Gaya is the second largest city of Bihar, India, and it is also the headquarters of Gaya District. Gaya is 100 kilometers south of Patna, the capital city of Bihar. Situated on the banks of the Phalgu (or Niranjana, as mentioned in Ramayana), it is a place sanctified by the Hindu, the Buddhist and the Jain religions. It is surrounded by small rocky hills (Mangla-Gauri, Shringa-Sthan, Ram-Shila and Brahmayoni) by three sides and the river flowing on the fourth (eastern) side. The city has a mix of natural surroundings, age old buildings and narrow bylanes.
Importance to Hindu Religion:
Gaya derives its name from the mythological demon Gayasur (which literally means Gaya the demon), demon (asur, a Sanskrit word) and Gaya. Lord Vishnu killed Gayasur, the holy demon by using the pressure of his foot on him. This incident transformed Gayasur into the series of rocky hills that make up the landscape of the Gaya city.
Gaya was so holy that he had the power to absolve the sins of those who touched him or looked at him; after his death many people have flocked to Gaya to perform Shraddha sacrifices on his body to absolve the sins of their ancestors. Gods and goddesses had promised to live on Gayasur's body after he died, and the hilltop protuberances of Gaya are surmounted by temples to various gods and goddesses. These hilltop temples at Rama Shila, Mangla Gauri, Shringa Sthan and Brahmayoni are part of the pilgrimage circuit, and grand staircases have been built up to most of them.
The site of the Bodhi Tree at Bodhigaya is, according to the Buddhist commentarial scriptures, the same for all Buddhas. According to the Jatakas, it forms the navel of the earth, and no other place can support the weight of the Buddha's attainment. According to Buddhist mythology, if no Bodhi tree grows at the site, the ground around the Bodhi tree is devoid of all plants for a distance of one royal karīsa and nothing can travel in the air immediately above it, not even Sakka.
Buddhist mythology also states that when the World is destroyed at the end of a kalpa, the Bodhimanda is the last spot to disappear and is the first to appear when the world emerges into existence again. The myth also claims that a lotus will bloom there, and if a Buddha is born during that the new kalpa, the lotus flowers in accordance with the number of Buddhas expected to arise.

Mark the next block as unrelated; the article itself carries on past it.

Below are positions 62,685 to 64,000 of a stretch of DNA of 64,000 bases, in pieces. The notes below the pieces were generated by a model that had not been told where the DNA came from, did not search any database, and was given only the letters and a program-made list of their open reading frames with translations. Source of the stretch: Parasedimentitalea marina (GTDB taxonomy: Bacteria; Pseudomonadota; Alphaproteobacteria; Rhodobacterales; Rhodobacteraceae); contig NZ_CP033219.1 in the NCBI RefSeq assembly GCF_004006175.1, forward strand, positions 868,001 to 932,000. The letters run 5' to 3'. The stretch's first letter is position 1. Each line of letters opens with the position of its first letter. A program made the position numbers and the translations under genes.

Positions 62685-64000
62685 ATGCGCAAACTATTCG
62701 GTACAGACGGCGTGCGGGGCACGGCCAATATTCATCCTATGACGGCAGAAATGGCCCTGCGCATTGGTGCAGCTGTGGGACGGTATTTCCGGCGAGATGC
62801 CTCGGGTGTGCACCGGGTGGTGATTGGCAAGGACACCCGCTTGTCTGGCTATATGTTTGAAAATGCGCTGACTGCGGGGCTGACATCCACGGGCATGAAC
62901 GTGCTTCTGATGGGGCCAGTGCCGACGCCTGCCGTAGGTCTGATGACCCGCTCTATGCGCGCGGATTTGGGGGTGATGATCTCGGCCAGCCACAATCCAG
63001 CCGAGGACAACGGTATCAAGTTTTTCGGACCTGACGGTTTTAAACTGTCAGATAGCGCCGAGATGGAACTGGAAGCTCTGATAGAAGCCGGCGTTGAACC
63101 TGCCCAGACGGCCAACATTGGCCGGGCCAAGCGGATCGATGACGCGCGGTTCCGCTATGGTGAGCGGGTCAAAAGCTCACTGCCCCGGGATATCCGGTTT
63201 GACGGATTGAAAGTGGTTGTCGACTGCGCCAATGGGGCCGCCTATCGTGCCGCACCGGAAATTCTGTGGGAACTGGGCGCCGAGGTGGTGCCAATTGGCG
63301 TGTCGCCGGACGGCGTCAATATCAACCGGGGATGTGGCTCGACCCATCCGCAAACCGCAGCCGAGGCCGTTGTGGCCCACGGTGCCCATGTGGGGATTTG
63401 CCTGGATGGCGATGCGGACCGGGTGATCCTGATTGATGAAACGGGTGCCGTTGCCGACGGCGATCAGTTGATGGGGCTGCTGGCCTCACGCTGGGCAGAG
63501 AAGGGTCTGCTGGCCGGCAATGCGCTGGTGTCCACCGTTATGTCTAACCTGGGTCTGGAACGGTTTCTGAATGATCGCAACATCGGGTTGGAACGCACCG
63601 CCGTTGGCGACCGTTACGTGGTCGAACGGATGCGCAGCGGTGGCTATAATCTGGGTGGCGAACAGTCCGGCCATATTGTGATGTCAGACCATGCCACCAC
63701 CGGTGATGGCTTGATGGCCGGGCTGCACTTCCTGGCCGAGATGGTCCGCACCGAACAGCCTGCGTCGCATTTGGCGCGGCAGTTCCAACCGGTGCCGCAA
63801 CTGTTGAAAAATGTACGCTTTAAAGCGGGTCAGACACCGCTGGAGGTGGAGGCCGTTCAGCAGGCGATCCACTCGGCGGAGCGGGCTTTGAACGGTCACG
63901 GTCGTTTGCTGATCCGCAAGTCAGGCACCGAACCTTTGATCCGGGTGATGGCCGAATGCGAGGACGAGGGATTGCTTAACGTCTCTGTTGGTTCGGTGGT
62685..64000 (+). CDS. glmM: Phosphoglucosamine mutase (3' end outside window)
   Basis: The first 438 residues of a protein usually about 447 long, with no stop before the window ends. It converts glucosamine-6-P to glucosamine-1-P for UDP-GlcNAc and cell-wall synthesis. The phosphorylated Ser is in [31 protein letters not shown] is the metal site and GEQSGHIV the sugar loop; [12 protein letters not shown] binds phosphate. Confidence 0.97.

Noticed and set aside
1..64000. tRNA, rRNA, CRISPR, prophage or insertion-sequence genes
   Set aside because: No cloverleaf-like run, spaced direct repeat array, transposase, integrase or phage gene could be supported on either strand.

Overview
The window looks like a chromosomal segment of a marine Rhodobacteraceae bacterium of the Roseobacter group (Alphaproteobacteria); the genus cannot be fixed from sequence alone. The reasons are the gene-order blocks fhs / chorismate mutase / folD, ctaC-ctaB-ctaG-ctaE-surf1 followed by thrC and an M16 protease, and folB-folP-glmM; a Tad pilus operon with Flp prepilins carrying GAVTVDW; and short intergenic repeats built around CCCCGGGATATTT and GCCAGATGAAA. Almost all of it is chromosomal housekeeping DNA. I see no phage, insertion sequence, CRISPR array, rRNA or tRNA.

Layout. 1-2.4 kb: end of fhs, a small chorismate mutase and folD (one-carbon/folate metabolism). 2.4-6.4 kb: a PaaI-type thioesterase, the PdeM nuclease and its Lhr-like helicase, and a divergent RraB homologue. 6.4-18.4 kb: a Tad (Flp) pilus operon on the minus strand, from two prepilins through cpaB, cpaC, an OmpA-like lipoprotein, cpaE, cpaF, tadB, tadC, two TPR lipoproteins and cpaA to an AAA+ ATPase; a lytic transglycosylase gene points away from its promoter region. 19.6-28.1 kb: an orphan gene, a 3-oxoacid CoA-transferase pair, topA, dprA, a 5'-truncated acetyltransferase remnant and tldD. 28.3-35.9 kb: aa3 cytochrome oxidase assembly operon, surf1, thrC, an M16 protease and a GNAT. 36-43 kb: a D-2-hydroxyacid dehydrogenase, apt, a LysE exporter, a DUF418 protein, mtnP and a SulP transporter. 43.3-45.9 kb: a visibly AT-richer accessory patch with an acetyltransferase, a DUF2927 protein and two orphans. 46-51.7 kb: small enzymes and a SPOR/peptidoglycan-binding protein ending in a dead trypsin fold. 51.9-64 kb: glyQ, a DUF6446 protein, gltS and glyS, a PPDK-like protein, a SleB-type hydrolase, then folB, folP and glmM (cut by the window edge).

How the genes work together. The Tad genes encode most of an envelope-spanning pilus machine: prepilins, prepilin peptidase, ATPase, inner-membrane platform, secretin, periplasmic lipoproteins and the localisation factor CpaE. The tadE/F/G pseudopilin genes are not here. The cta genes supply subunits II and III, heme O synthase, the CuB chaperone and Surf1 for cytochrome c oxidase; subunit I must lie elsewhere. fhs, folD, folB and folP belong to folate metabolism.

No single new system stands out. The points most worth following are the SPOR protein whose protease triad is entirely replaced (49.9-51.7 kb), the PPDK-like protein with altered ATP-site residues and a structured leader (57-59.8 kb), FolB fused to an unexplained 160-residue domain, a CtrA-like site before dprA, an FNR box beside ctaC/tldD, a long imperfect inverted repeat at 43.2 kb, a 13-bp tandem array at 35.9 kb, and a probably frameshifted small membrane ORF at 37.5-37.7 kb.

Holy Sites in Gaya
Sacred places in Gaya correspond to physical features, most of which occur naturally. Ghats and temples line the banks of the sacred Falgu River. Trees such as pipal trees and Akshayavat, the undying banyan, are especially sacred. The Mangla Gauri shrine is marked by two rounded stones that symbolize the breasts of the mythological Sati, the first wife of Lord Shiva. The most popular temple today is Vishnupad Temple, a place along the Falgu River, marked by a footprint of Vishnu incised into a block of basalt, that marks the act of Lord Vishnu subduing Gayasur by placing his foot on Gayasur's chest.
Bhumihar Brahmin have been the traditional priests at Vishnupad Mandir in Gaya as Gayawal Pandas and in the adjoining districts like Hazaribagh. The present-day temple was rebuilt by Devi Ahilya Bai Holkar, the ruler of Indore, in the 18th century. Buddhist tradition regards the footstep in the Vishnupad Temple as a footstep of Buddha (who is regarded as an Avatar of Vishnu by Hindus). Gaya is significant to Hindus from the point of view of salvation to the souls of ancestors (a ritual called pinda daan). According to Ramayana, Lord Rama came to Gaya along with Sita for pitripaksha (or to perform pindadanam).
There have been great educationist and scholars from the city with immense contributions in the field of education, most of the government-run schools in Gaya (notably Zila School, Haridas Seminary – also knowns as Town School, Theosophical Model School, Gaya High School, Anugrah Kanya Vidayalaya, Mahaveer School, Government Girls High School) are affiliated to Bihar School Examination Board.
There are two Central Schools (Kendriya Vidyalaya) affiliated with the Kendriya Vidyalaya Sangathan, New Delhi. Most of the private schools are affiliated to ICSE and CBSE boards.Nazareth Academy is the oldest one with its' roots dating back to the British era and has a legacy of its' own. Gyan Niketan NGO Non Government Organization charitable school is a single school in north side of Bodhgaya who provides free education to 200 students surrounded by more than five villages.